Obligation to report to the Transparency Register for companies: What managing directors need to know about the amendment to the German Anti-Money Laundering Act
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Obligation to report to the Transparency Register for companies: What managing directors need to know about the amendment to the German Anti-Money Laundering Act

Many companies are affected by an extension of the reporting obligation to the Transparency Register through an amendment to the German Anti-Money Laundering Act (GWG – Geldwäschegesetzes) as of 1 August 2021. Find out what you need to know about the obligation to report to the Transparency Register.

With regards to the obligation to report to the transparency register, many companies have so far been subject to the so-called „notification fiction“ of Section 20 para. 2 GwG. The decisive change is now the following: due to the previous notification fiction, there was no obligation to enter the beneficial owners into the Transparency Register, provided that the information was stored in other public registers, such as the Commercial Register.

This is no longer the case. A GmbH (German Ltd.) whose shareholders have already been published in a list of shareholders in the Commercial Register, must now nevertheless report the beneficial owners to the Transparency Register. Specifically, this affects around 1.9 million companies in Germany. These shall now undertake to report their beneficial owners to the Transparency Register. This is because with the amendments to the German Anti-Money Laundering Act that came into force on 1 August 2021, the notification fiction no longer applies. We had already provided comprehensive information on the details of the act amendment.

Transitional periods for reporting to the Transparency Register

As a result of the amendments to the Anti-Money Laundering Act, the Transparency Register is no longer a so-called catch-all register, but a full register as of 1 August 2021. Almost all legal entities governed by private law and registered partnerships are now required to report to the Transparency Register. However, transition periods are provided for reporting.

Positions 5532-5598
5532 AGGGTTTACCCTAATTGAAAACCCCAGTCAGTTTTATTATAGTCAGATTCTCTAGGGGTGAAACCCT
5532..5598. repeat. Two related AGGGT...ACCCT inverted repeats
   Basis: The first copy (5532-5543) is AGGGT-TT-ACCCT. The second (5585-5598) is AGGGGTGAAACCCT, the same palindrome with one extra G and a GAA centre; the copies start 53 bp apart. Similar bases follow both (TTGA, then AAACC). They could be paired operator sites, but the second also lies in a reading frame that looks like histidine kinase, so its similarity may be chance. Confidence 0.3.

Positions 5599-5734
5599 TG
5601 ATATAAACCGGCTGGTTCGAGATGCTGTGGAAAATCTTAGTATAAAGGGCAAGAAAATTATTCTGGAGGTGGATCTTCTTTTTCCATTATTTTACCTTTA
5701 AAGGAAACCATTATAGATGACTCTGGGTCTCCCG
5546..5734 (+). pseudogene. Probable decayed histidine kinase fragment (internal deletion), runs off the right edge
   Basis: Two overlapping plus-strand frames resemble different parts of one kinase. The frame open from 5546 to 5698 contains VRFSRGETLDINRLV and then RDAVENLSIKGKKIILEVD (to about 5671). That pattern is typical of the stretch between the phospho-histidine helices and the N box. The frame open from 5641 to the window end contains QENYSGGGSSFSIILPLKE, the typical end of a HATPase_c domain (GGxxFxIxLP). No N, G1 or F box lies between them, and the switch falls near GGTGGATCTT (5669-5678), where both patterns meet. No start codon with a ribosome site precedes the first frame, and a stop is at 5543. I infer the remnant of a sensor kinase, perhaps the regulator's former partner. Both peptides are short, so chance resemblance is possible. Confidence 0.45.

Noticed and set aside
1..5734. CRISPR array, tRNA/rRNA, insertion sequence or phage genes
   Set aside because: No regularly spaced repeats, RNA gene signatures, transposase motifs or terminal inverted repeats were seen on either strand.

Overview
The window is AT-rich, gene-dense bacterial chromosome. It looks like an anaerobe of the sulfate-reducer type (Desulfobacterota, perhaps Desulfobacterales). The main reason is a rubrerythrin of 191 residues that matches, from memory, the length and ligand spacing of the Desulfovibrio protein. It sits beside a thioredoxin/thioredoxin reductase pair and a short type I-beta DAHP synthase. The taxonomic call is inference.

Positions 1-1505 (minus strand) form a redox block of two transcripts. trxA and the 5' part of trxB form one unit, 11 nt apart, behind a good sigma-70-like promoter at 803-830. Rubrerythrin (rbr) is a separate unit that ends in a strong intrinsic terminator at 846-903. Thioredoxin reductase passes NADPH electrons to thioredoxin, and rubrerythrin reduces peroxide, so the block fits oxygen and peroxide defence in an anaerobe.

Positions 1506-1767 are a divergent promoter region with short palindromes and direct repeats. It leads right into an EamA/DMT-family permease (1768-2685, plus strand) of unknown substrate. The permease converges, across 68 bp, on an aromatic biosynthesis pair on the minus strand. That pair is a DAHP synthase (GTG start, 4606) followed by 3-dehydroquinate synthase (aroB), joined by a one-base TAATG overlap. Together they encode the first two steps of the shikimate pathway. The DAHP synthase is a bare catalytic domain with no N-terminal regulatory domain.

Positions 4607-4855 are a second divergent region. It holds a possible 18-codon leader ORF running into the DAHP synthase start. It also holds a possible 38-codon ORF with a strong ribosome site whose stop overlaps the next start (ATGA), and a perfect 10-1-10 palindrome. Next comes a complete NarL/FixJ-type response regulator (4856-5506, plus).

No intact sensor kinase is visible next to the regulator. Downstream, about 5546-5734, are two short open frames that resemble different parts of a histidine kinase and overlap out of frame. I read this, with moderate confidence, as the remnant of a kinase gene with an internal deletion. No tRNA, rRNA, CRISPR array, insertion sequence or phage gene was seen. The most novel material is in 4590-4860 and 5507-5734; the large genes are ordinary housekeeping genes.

These transition periods vary in length, depending on the legal form of the company:
Legal entities governed by private law and registered partnerships whose obligation to notify the Transparency Register was previously deemed to have been fulfilled on the basis of one of the notification provisions, have complied with the requirements laid down in Section 19 (1) of the GwG. Up to the following date:

  1. 31 March 2022, in the case of a joint stock company, SE or limited partnership on shares.
  2. 30 June 2022, in the case of a Limited Liability Company, Cooperative, European Cooperative or Partnership.
  3. 31 December 2022 in all other cases.

The transition periods do not apply to those who had to register in the Transparency Register before the legal changes. They also do not apply in cases where entry is expressly required (for example, for bridging loans). In this article, you will find out the extent to which fulfilment of the obligation to register plays a role in the application for bridging loans.

After these transitional periods have expired, there is a risk of severe fines of up to EUR 100,000. According to the Anti-Money Laundering Act, managing directors are responsible for entry in the Transparency Register.

Obligation to report is far-reaching